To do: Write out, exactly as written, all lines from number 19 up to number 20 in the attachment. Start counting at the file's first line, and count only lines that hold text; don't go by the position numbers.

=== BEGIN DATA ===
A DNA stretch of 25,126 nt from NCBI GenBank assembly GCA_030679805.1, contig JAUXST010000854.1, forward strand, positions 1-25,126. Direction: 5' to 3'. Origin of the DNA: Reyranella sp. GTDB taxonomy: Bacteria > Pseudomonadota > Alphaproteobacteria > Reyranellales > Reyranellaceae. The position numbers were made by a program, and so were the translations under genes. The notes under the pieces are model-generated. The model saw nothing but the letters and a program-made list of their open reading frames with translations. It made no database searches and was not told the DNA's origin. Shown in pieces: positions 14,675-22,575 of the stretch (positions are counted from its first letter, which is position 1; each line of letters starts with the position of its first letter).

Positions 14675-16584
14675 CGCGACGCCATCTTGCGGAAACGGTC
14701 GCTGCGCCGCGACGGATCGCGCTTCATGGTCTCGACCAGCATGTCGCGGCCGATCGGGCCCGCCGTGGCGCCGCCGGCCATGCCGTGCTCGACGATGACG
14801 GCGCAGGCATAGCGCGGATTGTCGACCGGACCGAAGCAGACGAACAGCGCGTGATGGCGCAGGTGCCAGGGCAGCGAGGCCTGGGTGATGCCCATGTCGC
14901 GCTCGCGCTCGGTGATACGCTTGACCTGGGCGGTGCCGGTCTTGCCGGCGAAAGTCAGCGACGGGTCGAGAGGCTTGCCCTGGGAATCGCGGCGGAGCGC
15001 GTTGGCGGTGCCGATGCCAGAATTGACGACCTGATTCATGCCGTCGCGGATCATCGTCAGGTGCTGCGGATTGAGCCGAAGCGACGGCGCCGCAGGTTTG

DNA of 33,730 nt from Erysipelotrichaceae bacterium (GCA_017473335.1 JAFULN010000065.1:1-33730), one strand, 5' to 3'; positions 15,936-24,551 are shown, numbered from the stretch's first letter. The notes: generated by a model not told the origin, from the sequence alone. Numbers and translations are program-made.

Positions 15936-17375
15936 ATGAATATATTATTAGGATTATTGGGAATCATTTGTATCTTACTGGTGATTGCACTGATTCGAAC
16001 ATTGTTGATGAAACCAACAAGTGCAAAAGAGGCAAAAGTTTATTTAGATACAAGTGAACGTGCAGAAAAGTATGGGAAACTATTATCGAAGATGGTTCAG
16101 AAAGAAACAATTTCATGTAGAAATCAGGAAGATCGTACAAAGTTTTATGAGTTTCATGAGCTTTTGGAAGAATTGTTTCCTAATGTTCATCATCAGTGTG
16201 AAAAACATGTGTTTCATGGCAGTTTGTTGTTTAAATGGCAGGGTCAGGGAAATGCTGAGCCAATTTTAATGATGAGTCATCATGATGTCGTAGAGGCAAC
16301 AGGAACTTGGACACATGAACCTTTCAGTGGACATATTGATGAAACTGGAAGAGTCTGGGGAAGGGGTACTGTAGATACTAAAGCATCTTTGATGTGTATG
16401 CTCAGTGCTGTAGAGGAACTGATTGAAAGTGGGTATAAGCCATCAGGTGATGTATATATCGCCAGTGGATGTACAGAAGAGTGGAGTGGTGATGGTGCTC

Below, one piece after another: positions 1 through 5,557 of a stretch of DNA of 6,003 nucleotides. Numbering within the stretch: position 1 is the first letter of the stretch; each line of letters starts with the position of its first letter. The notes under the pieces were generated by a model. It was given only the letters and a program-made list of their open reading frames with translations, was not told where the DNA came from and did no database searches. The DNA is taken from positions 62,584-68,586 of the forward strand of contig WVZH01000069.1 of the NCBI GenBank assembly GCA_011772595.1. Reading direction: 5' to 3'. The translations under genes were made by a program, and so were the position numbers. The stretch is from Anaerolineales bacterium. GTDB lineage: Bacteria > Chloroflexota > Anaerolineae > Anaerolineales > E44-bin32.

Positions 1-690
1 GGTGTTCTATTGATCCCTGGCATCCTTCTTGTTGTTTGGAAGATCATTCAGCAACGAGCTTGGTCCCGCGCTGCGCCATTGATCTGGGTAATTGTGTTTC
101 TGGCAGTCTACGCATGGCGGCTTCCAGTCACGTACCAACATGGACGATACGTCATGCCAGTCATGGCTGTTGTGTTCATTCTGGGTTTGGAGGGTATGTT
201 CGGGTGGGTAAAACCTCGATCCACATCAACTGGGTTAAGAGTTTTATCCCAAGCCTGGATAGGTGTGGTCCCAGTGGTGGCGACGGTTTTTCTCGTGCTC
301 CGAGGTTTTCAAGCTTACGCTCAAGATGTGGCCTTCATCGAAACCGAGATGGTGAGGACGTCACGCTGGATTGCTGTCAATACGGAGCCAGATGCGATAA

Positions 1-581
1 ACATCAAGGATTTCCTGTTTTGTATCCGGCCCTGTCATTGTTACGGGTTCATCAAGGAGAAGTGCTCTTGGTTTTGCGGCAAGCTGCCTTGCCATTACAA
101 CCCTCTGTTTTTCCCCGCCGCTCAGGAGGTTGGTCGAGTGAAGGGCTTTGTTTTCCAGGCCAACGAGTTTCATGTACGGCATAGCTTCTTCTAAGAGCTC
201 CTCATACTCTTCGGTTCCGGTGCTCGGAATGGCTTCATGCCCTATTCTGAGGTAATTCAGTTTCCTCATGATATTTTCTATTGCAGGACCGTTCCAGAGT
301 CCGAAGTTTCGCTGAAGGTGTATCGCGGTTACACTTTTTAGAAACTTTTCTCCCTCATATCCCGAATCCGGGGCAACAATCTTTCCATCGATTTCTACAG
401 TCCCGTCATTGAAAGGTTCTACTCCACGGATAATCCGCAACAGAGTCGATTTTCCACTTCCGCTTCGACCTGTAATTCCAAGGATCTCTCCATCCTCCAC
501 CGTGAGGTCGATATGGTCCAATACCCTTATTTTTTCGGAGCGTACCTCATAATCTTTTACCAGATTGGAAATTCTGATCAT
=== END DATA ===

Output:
101 TGGCAGTCTACGCATGGCGGCTTCCAGTCACGTACCAACATGGACGATACGTCATGCCAGTCATGGCTGTTGTGTTCATTCTGGGTTTGGAGGGTATGTT
201 CGGGTGGGTAAAACCTCGATCCACATCAACTGGGTTAAGAGTTTTATCCCAAGCCTGGATAGGTGTGGTCCCAGTGGTGGCGACGGTTTTTCTCGTGCTC